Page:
Rocky: Horse Training Lesson One

Rocky is a Curly Horse. He is six years old about 14 hands and a stallion. He is totally preoccupied with mares and fillies. I can relate to these overwhelming preoccupations with the opposite sex, but not lately. A long time ago I watched a young stallion rage in the pasture, I thought to myself… “Golly I’m just like that only I have to keep all that energy bottled up. The stallion rages and struts for the whole world to see. You can imagine that there are special problems, dangers and challenges of keeping and training a stallion.

Like a teenage boy, it is difficult to keep a young stallion’s attention. They are always looking over the fence at the latest filly that happens by. Nevertheless, like a teenage boy, a stallion can learn to be polite including politely respecting your space. Unlike a teenage boy (at least in my experience) stallions seem to be quick learners.

I spent some time before Rocky arrived at our place making sure the electric fences worked, but when his owner and I turn him loose in the small paddock he almost immediately dove under the fence but stopped at the gelding’s pen to strut and show off while geldings made violent, taunting faces at him and apparently feeling safe because of the fence between him and them. Before Rocky dove under the gelding’s fence, we herded and him back up to the original little paddock. I tied him in the stall after his owner left and isolated the electricity to only the little paddock where I planned to keep him. When I turned him loose he struck the same place and dove under the fence again, but I could see from his reaction that the fence worked this time. I put him back in the paddock and this time he paced along the perimeter his nose 2 inches from the fence, but he didn’t go through it again or touch it. Nevertheless, I’ve been keeping him in the barn at night in a 12 x 12 stall.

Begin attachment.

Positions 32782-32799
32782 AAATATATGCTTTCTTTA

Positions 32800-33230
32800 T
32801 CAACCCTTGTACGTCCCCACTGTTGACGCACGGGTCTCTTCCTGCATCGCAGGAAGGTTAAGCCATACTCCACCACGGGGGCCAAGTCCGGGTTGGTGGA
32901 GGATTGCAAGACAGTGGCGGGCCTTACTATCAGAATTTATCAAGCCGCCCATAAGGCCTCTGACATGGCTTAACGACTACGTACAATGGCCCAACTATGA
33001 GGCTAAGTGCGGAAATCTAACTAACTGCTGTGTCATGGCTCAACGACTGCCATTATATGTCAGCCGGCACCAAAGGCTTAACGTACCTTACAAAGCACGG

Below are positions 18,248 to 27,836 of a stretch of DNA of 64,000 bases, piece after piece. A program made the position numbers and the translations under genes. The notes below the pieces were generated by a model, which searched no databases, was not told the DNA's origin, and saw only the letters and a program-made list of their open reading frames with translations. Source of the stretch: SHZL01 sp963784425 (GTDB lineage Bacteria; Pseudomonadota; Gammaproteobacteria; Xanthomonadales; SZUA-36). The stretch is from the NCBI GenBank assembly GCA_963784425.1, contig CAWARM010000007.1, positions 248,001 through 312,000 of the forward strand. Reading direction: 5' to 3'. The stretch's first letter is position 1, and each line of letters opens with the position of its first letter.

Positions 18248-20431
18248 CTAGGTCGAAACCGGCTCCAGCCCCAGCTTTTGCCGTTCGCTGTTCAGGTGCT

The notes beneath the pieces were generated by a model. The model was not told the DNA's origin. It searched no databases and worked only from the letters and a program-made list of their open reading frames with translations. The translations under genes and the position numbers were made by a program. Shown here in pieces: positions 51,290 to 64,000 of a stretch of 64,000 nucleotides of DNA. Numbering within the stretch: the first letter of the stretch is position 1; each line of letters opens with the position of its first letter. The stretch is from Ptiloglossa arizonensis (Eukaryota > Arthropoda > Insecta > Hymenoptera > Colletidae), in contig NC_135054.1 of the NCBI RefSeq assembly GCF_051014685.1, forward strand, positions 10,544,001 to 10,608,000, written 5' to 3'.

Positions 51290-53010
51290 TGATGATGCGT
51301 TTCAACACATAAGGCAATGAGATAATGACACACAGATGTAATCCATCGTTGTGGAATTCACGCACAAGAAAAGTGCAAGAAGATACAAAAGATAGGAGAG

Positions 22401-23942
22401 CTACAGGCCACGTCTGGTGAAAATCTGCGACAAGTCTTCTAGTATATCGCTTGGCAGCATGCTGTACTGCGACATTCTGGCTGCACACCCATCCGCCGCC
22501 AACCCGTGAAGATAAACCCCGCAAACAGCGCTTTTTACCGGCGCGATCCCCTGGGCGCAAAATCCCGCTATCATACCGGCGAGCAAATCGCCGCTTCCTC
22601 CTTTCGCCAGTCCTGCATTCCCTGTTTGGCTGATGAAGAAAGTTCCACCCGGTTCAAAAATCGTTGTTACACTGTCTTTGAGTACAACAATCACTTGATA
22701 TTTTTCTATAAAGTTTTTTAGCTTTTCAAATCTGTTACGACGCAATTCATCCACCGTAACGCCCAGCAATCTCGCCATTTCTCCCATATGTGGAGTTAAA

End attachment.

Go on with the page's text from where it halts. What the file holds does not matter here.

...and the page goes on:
When his owner was here we didn’t talk much about Rocky’s past training. I assumed it was very minimal. When we started the round pen training I could see that he hadn’t done that before, but he was quick to learn stopping and turning when I asked him. However, he never totally stopped looking at the mares at least some of the time. Nevertheless, he showed the usual signs of submission by licking and chewing and ‘mostly’ paying attention to me.

On our walk to and from the round pen, several times, as we passed other horses, Rocky seemed to completely forget about me by walking into my space, strutting, pawing the air nickering and then roaring. I thumped him with the halter every time he misbehaved to get his attention back on me, just the same as the high school teacher does with the teenage boys in his charge using the tools or threats that are available to him.

After he had shown the signs of join-up, I brushed him and put on the saddle. He showed no concern or fear of the saddle. He did not arch his back. I asked him to trot and he moved out with no concern. I took the saddle off and jumped on bare- back. I asked him to turn both ways with the bosal. He was a heavy especially moving left. He did not want to move forward with me on his back and I pushed him gently but didn’t force it.

I planned to keep the training going, but it’s been raining, windy, muddy and now icy, regular April weather around here.

I originally wrote this on April 21 and finally posted it here yesterday May 28. I’ll catch up today with the other Rocky posts that are in my documents, but not posted on backwoods buckaroo.

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